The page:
Mali’s “Lion of the Desert,” the guitarist Ali Farka Touré, and the “Grand Prince of Kora,” Toumani Diabaté, have been making music. Not only is In The Heart Of The Moon the first new recording for either artist in half a decade, it is an unusual pairing “I am Arma and Toumani is a Griot,” Ali explains. “I am from the Songrai/Peul culture in the north and he is a Mandé from the south. It’s rare that musicians meet like this from different traditions.”
Touré’s career has spanned over 40 years—his first international concert in 1987, regular album releases since the late ’80s and a Grammy in 1994—and now in his 60s he is still touring extensively.
Although he is famous for what has been called his “Malian Blues” style, that’s a label Touré has always fought against. “Here in Mali we don’t have the ‘blues.’ It doesn’t exist. No Malian would be able to say to you, ‘That’s blues music.’ If he says that he’s lying. If you say ‘blues’ he’ll go and find you a doctor… and that’s the truth.”
He continues, “When people say, ‘You are the blues man,’ it annoys me because I know that what I do is traditional to this culture and it’s, above all, the roots of this culture.”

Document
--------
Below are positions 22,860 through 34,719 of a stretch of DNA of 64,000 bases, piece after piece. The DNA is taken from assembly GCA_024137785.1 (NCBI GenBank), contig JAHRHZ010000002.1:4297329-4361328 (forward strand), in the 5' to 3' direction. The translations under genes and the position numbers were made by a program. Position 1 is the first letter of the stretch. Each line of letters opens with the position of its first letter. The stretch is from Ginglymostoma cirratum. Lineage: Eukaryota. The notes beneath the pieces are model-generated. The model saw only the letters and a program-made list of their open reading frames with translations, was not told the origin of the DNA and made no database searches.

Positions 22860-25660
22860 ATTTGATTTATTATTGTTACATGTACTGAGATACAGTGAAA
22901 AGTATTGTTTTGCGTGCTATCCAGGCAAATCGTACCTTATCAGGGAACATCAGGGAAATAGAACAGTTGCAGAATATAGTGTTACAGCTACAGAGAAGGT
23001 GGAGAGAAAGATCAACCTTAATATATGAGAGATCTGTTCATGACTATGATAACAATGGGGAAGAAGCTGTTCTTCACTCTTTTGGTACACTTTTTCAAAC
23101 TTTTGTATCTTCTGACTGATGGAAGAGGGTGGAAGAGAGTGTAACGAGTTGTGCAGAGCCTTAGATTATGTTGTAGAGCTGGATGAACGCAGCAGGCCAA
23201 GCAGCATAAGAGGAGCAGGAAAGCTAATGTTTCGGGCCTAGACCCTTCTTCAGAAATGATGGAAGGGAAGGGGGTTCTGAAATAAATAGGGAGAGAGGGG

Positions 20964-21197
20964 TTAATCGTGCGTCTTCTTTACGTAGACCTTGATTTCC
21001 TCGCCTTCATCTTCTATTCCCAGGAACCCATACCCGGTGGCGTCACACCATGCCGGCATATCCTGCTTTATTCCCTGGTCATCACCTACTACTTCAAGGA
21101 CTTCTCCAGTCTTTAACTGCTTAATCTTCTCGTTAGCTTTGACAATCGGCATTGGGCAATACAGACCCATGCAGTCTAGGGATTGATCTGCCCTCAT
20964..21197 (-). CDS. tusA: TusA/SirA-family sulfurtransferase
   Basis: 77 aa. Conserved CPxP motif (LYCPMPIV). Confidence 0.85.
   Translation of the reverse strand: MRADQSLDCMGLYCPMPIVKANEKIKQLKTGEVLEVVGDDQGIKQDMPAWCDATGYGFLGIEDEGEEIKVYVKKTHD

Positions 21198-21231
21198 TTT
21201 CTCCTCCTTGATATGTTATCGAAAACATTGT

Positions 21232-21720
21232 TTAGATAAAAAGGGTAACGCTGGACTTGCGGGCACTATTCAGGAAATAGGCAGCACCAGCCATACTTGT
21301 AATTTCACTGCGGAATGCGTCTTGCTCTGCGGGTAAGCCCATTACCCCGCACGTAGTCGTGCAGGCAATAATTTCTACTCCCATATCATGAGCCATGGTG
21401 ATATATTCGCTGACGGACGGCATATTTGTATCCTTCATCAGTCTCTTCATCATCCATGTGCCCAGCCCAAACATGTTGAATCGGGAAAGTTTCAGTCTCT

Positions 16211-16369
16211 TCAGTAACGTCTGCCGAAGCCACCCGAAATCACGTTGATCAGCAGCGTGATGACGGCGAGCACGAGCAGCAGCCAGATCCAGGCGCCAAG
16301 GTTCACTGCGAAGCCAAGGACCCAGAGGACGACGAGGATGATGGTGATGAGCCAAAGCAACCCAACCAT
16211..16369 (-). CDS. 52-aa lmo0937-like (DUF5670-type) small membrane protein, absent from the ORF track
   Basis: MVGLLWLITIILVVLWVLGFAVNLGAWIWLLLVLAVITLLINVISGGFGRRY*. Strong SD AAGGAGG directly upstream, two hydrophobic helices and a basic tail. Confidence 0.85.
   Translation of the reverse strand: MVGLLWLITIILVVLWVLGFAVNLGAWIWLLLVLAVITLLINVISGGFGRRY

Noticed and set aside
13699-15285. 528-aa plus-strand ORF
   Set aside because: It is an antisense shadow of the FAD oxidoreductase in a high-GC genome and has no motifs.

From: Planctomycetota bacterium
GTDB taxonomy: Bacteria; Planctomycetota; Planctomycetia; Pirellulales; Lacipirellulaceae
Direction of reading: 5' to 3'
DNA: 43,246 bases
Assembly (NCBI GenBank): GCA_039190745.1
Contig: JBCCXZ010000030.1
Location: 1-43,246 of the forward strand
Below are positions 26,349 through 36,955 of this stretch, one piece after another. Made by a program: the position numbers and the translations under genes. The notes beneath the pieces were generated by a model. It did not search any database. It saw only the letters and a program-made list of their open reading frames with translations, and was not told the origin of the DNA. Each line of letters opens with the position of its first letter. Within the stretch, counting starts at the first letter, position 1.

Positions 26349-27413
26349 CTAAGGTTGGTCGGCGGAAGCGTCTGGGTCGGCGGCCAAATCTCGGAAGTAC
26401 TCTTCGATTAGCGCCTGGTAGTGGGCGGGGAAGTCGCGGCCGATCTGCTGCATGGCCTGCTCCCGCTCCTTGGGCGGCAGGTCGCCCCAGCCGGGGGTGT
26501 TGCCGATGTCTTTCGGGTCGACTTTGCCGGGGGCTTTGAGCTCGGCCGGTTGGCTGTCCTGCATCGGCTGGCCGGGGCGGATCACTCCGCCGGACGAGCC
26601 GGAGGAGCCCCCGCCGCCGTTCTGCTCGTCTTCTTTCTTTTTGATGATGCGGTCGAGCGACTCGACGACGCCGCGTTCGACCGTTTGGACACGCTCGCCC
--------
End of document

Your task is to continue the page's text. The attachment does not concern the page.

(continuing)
Using instruments, rhythms and tone that can only be from this part of the continent, Touré insists he is playing the oldest form of music. “What I know is from traditional guitarists, traditional violinists, bamboo flutes. These are sounds that are two or three thousand years old. Our empire is what has given me the strength to express myself and to create.”
As for Touré’s newest collaborator, Toumani Diabaté has been drawn to unusual collaborations throughout his career. Since his debut at 21 with the 1987 album Kaira, his discography includes two albums with the Spanish group Ketama and another with the blues musician Taj Mahal.
Like Touré, Toumani also draws inspiration from Mali’s musical heritage: “You know there are a lot of mixtures of types of music everywhere today. The Africans are mixing their music with the Europeans, the Americans, the Asians. But often it’s important to go back to your roots to discover things that are more interesting, more concrete, and clean and simple, which represent truth.”
Ali Farka Touré Recommended Listening
The Source, 1992
Taj Mahal, Rory Mcleod and Nitin Sawhney and a full backing band all contribute on this album, weaving into Touré’s dense musical tapestry while his philosophical and spiritual perceptions are enhanced by his protégé Afel Bocoum’s gentle narration.
Talking Timbuktu, 1994
This Grammy award-winning collaboration with Ry Cooder was recorded in three days in L.A. in 1993. Touré’s performance is complemented by Cooder’s subtle guitar work and sensitive production to create a relaxed and accessible sound.
Radio Mali, 1996
Compiling highlights of some of his finest performances made in the ’70s for Mali’s national radio station, Touré describes these selections as being recorded at a time when he was “an absolute fool for the guitar.”
After Talking Timbuktu, Touré returned to farming in his hometown, feeling that his travels abroad were weakening the link between the music and its source. So throughout this recording, using a mobile studio, Touré was moving between rice fields and the studio. Yet the results are some of his best recordings to date.